The state will rely on the results of the 2018-19 school report cards to show how classrooms are faring since key tests were canceled earlier this year for 2019-20, state Superintendent of Education Cade Brumley said Monday morning.

Brumley said some information from the 2019-20 school year will be posted, including how students did on the ACT, which measures college readiness, and high school graduation rates.

The annual release of public school report cards in November is a significant event in the education calendar, with school performance scores linked to letter grades.

The last such release, and the one that will be posted again, showed that 16% of schools received an A grade; 32% got a B, 29% received a C; 14% got a D and 9% got an F.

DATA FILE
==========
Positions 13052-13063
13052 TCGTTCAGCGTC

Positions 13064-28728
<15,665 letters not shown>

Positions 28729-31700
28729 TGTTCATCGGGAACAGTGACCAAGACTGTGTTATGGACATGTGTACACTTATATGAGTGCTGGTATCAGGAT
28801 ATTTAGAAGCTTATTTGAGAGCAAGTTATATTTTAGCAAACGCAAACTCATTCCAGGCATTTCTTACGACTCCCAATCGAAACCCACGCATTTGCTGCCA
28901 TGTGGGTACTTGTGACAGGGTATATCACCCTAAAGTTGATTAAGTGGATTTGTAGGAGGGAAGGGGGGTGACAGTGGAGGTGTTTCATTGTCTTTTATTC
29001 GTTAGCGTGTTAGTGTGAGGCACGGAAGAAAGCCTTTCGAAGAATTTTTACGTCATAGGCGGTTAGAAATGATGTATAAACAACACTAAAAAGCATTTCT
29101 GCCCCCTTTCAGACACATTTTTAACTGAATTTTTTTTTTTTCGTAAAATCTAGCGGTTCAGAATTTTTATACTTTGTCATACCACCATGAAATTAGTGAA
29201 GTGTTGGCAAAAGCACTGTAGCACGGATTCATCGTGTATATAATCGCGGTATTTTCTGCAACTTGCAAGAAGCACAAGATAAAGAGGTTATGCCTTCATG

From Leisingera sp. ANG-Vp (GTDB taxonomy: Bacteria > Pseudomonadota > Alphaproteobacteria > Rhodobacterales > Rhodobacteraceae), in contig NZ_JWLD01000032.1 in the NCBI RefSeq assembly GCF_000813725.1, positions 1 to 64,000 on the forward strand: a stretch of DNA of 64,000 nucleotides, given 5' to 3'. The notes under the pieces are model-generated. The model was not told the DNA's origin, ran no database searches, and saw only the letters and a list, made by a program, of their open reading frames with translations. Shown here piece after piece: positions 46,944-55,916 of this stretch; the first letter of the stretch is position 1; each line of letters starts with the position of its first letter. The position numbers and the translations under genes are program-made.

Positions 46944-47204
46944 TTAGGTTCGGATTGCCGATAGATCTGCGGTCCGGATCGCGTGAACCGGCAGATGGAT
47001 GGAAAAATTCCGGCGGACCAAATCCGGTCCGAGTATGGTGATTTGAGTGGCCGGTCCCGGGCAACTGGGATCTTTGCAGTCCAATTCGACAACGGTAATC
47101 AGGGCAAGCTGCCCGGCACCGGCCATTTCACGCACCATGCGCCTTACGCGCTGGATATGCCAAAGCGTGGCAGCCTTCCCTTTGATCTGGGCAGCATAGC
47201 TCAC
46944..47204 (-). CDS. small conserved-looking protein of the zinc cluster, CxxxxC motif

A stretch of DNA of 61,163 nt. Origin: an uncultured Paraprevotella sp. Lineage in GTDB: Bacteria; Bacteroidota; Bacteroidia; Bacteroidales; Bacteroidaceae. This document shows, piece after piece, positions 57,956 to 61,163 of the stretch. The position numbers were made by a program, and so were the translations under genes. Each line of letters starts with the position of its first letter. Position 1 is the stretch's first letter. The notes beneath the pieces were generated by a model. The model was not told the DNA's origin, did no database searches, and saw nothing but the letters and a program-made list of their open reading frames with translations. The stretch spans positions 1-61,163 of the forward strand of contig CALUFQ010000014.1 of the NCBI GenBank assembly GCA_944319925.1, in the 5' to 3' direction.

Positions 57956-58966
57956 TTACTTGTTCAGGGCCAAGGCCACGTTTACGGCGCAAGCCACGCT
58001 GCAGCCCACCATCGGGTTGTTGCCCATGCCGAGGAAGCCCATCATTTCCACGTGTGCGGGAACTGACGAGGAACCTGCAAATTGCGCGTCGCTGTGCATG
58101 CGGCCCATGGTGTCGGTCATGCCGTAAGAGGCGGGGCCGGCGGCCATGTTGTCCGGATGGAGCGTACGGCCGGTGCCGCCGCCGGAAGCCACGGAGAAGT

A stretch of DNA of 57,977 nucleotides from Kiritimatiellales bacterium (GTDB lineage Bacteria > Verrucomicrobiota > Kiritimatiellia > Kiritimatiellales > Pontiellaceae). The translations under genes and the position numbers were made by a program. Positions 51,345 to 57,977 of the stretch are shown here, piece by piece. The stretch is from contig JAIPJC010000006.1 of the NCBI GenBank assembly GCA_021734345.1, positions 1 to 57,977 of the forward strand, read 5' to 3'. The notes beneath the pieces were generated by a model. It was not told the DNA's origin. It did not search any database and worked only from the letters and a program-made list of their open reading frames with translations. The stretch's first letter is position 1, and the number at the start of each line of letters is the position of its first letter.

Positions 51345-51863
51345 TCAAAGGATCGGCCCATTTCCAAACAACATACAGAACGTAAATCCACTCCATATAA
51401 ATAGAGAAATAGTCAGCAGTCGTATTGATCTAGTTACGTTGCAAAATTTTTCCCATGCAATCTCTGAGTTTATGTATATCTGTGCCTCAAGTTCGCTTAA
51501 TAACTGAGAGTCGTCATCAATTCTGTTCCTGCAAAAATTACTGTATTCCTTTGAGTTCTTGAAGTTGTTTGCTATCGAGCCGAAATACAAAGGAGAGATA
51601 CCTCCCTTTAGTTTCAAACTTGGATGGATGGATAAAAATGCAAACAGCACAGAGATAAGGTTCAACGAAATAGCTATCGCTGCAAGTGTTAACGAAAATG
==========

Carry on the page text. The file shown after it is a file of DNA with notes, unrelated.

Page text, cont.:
The results also showed that 44% of public schools in Louisiana require sweeping improvements and that about 45,000 students attend F-rated schools.

Gov. John Bel Edwards in March announced that standardized tests for the 2019-20 school year would be canceled because of the coronavirus, which forced classrooms to close nine weeks early.

Those exams are given to students in grades 3-8 and 9-12 in math, reading and English/language arts.

Students were set to take the test at the end of March and in early April.

The issue is on the agenda of two education panels this week, including the Accountability Commission meeting on Monday at 1 p.m. and the Superintendents' Advisory Council on Thursday at 9 a.m.

The new chairwoman of the Accountability Commission is Patty Glaser, head of school for the Kenner Discovery Health Sciences Academy.

Glaser is believed to be the first charter school official to lead the commission, which advises the state Board of Elementary and Secondary Education.

Check back with The Advocate for more details.

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